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Salalah

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Deanna Witmer
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« on: October 18, 2010, 01:24:17 pm »

Salalah



The Darbat waterfalls during the Khareef.
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Deanna Witmer
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« Reply #1 on: October 18, 2010, 01:24:47 pm »

Salalah (Arabic: صلالة; transliterated Şalālah‎), is the capital and seat of the governor or Wali of the southern Omani province of Dhofar. The population of Salalah is 197,169 as of 2009.[1]

Salalah is the second largest city in the Sultanate of Oman, and the largest city in the Dhofar Provence. The coastal city of Salalah is a traditional stronghold and birthplace of the Sultan, Qaboos bin Said. The Sultan traditionally lives in Salalah rather than in Muscat, the capital and largest city in Oman; Qaboos has bucked this trend, and has lived in Muscat since he ascended to the throne in 1970. He does however visit Salalah fairly regularly to meet with influential tribal and local leaders; his last visit was in 2006 and before that he visited in 2002. In mid-2009 the massive Sultan Qaboos Mosque was opened in Salalah, 39 years after he had taken the throne.

In 2010 during the 40th anniversary of Sultan Qaboos taking the throne, he decided to spend his time in Salalah. The 40th anniversary celebrations consisted of a massive parade[1][2][3][4][5] from the Sultan Qaboos Mosque until his palace in Al-Haffa. The parade lasted several hours and had an estimated 100,000 attenders.

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Deanna Witmer
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« Reply #2 on: October 18, 2010, 01:24:53 pm »

Transport in Salalah
Salalah has an airport, mainly catering to domestic flights from Muscat and some regional cities such as Kuwait, Dubai and Doha. Seasonal flights, some from as far away as Sweden, operate during the Khareef, which is the peak tourism season. Salalah Airport (IATA:SLL, ICAO:OOSA) is the Sultanate of Oman's second gateway.It is located on the Salalah coastal plain, 5.5 kilometers northeast of Salalah's city centre. Oman Air operates five flights daily to Salalah Airport from Muscat. Air India Express operates three flights a week to Kerala, India: to Kozhikode via Kochi on Wednesdays and Sundays and to Thiruvananthapuram via Kochi on Fridays. Felix Airways operates flights to Aden, Al Ghaydah, Al Mukalla. Jazeera Airways operates seasonal flights to Salalah from Dubai and Kuwait.

Salalah does not have a public transportation system within the city limits. However long distance air-conditioned luxury coaches are operated daily from Salalah to Haima, Muscat, Nizwa, Buraimi, Dubai, Al-Ain, Al-Ghaydah, Al-Mukalla, Seiyun and PDO locations like Marmul.

Other forms of other public transport popular in Salalah like taxis and micro buses. They are locally called as "Baiza" buses, so named for the lower denomination of the Omani Rial, the baiza (an adaptation of the Indian and Pakistani lower denomination paisa). These are relatively inexpensive and service all major roadways, as well as a wide and loose network of smaller byways connecting smaller towns in Dhofar Governorate with Salalah city. These are mostly Toyota Hiace or Nissan Urvan. They operate from City Centre, locally called Chowk to places like Dhalkut, Rakhyut, Shahb As'eeb, Sarfait, Shaleem, Shuwamiyah, Sharbithat, Marmul, Al-Mazyounah, Mirbat, Taqah, Sadah, Tawi Ateer, Hasik, Hadbin, Thumrait etc.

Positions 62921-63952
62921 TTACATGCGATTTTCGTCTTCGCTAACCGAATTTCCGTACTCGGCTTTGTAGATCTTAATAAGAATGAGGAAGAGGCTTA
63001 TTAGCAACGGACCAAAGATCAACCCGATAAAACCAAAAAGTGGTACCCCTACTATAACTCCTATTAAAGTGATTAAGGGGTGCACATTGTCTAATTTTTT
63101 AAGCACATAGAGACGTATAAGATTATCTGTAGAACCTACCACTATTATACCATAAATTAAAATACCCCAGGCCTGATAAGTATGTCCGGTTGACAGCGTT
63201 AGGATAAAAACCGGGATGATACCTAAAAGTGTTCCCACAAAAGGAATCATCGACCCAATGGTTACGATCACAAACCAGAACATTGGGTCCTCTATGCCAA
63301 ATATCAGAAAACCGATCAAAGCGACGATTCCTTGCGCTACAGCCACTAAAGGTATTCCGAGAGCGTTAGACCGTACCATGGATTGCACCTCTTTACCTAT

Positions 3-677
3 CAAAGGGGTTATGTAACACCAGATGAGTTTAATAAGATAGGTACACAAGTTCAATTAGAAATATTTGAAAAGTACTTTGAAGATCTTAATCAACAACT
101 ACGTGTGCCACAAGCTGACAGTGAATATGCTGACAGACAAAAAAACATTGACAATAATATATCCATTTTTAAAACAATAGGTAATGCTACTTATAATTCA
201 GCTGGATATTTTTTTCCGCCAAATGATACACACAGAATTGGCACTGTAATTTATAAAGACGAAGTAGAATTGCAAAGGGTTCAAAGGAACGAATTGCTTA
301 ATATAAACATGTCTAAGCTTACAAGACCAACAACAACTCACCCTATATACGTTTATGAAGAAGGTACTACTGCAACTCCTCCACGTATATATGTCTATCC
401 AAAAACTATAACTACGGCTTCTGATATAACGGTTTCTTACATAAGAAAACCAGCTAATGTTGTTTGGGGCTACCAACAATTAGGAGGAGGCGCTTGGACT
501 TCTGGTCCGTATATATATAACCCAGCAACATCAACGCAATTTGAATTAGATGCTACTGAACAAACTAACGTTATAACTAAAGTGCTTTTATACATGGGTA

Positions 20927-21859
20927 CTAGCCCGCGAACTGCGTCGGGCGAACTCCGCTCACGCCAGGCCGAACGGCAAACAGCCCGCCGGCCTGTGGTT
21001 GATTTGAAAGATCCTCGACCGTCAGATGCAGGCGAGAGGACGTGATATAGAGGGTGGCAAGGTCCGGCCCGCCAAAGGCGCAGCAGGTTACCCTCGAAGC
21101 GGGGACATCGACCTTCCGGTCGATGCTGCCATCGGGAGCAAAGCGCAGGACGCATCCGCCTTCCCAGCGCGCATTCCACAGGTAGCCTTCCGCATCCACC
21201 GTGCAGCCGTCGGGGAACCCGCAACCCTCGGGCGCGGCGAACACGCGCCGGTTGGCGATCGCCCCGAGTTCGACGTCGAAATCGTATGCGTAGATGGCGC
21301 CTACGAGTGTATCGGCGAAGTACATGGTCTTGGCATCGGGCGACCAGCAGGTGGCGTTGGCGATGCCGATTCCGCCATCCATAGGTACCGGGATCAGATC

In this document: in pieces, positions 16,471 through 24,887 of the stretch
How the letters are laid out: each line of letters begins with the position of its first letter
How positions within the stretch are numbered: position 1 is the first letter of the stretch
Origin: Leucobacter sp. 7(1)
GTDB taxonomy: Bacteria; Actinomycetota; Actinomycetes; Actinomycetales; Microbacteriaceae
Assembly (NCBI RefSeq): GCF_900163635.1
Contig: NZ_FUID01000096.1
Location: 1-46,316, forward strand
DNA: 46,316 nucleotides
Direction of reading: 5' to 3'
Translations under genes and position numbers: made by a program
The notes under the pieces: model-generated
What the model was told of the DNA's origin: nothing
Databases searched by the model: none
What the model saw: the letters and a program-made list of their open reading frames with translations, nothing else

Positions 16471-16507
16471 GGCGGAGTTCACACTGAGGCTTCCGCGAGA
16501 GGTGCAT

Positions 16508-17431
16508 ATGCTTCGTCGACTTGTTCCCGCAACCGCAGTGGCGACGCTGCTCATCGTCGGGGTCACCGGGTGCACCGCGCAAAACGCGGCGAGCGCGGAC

Taxis are color-coded orange and white and provide semi-personal transportation in the form of both individual hire and the same opportunistic roadway service as Baiza buses. Baiza buses, also colour-coded orange and white, and like taxis are unmetered after several government initiatives to introduce meters were rejected. The fare is set by way of negotiation, although drivers usually adhere to certain unwritten rules for fares within the city. One should always find out the normally accepted fare for one's journey from one's hotel or host before looking for a taxi.

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Deanna Witmer
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« Reply #3 on: October 18, 2010, 01:25:34 pm »

Demographics
The city, like many other other Persian Gulf States' cities has a relatively large expatriate community, mainly from Pakistan, India, Bangladesh and Sri Lanka, as well as a Pakistani and an Indian community school in the Dahariz district.

99.9% of the Omani population in Salalah is Muslim. Like the majority of the Middle East, most people in Salalah follow the Sunni sect of Islam, unlike the majority of Omanis in Muscat which mostly follow the Ibadhi sect. There is also a significant amount of Hindus, along with a small population of Christians and Sikhs practiced by the Indian and Sri Lankian community.

The unofficial, unwritten, second most spoken language in Salalah, is Shehri, mostly known as Jeballi. As of 1993 there were 25,000 speakers of Shehri[2], and the numbers have more than doubled ever since.[citation needed] In Salalah it is very typical to see people speak Shehri to each other whether it be in the market place or the restaurant. In fact, Sultan Qaboos's mother, Mazoon Al-Mashani, was a native speaker of the Shehri language.

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